My first real attempt at gardening was more than twenty years ago.

We had just built a little house in Knoxville and I bought trays and trays of annuals to brighten the curb by our mailbox.  I also planted rosemary, thyme, basil and sage in primitive basket on the back porch.  Those herbs smelled like summer and fall and Christmastime all at once and made me feel like I was home. The annuals were new to me.

The herbs planted up by the house were easy to tend. I snipped them and they grew back quickly. I  made sauces and pesto like I had seen my mother and grandmothers make over the years.   The flowers I planted away from the house by the mailbox were harder. I needed to learn to dig a hole too big, fill it with fertilized water, and tickle the roots so they would begin the process of spreading.  And just after planting,  I grudgingly learned to prune.   I was taught that beheading all the blooms just after planting would yield more flowers: that by taking away the beautiful parts, all the energy could go to the roots. 

 The pruning seemed so mean. 

The first week after I planted that little flower bed in Tennessee it looked as if I had a planted a bunch of spinach or wild weeds by our mailbox.  I’m certain the neighbors questioned not only my green thumb, but my sanity. It was depressing really. I wanted flowers and color and texture and the smell of spring.  And instead I had cut off all the beauty and threw all the petals in the trash in the hopes that new ones would grow. 


I strolled out there every day after work to water that little patch by my mailbox and I watched closely.  A few weeks into my study of the plants something miraculous began. Seemingly overnight hundreds of blooms scattered the front curb:  snapdragons and daisies, petunias and creeping phlox.   It was as if they all woke up at the same time. I stood back as the sun was just setting one day and admired the blanket of color.   I was grateful that it was really true that taking away all the beautiful blooms initially had worked. My pruning had allowed the water and the nutrients to concentrate on the roots.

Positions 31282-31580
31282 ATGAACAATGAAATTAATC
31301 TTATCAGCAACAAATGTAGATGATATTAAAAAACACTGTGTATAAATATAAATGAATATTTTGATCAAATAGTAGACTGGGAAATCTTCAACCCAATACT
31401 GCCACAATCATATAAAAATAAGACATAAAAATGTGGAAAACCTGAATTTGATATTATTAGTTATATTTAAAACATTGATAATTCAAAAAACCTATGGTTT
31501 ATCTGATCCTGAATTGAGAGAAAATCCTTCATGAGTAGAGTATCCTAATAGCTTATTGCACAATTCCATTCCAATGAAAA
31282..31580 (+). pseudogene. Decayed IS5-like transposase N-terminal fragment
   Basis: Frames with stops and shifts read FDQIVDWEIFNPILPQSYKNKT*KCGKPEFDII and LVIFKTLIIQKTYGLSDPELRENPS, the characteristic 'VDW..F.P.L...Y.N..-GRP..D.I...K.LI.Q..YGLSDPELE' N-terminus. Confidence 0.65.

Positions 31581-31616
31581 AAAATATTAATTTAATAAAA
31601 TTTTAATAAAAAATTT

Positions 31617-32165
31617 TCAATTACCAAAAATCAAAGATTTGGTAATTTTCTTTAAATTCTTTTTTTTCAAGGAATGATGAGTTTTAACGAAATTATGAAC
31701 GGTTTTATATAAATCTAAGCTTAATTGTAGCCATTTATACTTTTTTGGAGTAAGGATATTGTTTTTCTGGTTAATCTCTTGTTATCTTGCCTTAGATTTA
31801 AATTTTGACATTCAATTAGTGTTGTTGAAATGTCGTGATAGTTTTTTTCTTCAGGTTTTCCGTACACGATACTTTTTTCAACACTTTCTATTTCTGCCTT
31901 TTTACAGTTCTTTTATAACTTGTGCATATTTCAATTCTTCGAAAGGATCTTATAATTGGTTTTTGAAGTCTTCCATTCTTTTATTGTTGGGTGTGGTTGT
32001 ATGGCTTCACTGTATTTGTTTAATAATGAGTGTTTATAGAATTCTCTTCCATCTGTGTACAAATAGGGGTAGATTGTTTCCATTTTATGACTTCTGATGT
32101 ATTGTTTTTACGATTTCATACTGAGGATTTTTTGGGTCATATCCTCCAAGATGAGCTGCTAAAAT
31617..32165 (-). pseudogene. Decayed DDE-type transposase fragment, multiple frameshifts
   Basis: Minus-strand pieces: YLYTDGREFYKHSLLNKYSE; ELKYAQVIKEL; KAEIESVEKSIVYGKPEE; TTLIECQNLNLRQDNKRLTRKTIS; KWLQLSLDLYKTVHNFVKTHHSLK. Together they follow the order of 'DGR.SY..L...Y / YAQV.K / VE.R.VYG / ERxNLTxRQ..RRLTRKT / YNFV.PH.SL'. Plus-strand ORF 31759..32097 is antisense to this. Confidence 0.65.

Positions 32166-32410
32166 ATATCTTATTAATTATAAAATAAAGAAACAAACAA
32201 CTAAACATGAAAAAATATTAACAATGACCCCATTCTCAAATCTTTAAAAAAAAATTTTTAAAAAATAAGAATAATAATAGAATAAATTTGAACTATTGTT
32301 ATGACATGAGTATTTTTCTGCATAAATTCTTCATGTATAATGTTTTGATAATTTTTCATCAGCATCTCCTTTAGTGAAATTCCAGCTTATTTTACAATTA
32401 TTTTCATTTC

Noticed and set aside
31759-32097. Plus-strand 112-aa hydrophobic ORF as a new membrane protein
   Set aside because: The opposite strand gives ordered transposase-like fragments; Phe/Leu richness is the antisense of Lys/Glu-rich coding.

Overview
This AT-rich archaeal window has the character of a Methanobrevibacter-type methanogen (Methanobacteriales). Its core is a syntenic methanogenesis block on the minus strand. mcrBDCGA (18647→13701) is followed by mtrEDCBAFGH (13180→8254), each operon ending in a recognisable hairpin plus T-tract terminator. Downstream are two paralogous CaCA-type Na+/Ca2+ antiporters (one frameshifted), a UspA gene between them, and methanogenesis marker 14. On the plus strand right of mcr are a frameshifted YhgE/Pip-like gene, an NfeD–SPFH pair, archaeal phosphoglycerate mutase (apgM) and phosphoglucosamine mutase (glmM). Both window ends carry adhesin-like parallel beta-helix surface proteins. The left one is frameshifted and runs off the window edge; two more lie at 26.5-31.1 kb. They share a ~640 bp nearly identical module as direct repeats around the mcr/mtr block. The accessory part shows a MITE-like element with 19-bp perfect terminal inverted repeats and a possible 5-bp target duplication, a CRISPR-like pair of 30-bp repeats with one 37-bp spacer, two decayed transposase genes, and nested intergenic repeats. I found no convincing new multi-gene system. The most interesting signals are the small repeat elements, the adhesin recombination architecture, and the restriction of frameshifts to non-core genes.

And it was really true: roots are where the strength to bloom is found.


All these years later, in the middle of February,   I am snipping my backyard rose bushes and I grieve each stem  a little bit~ dropping them one-by-one into a pile. Spring has come early this year and the tiny blooms are so beautiful.  Their long, green limbs seem full of promise already

I still know that pruning brings deep roots and more blooms. But I still don’t like it.  

I haul away two wheelbarrows of branches and then I sit next to the stripped rose bushes and grieve some things.  I count the pruning I have seen in my life and in those that I love.  So much has been  taken away.

One stem: a career, gone.  Another,  a wayward child.   My own cancer diagnosis in my twenties feels like a bloom that was cut off mid-beauty..   

As I sit here I realize that I’ve learned a few things about the pruning moments in our lives.  After all these years I’m different about the whole experience. I’m wiser. I’m trying to stop pretending the pruning makes sense in the moment. I’m trying to stop believing that when someone’s life has been pruned that I have an answer.  Instead I’m trying harder to sit next to the petals  of the loss with them and just let us feel hopeless and confused together.

Because sometimes our human hearts just need to look at the barrenness and grieve..  And sometimes there are no words or new buds, just thorns and pain.  

I stand slowly, gardening shears in my gloved hand, to believe again, even with these roses,  that the pruning is preparing. I believe that there are roots and new blooms I cannot see yet. I believe that the piles of beauty I hauled away will only  make room for more. 

I have to believe, that there is a promise in the pruning that anything that is lost is always found in HIM.  

Hebrews 11:1:  “Now faith is being SURE of what we hope for, and certain of what we cannot see.”



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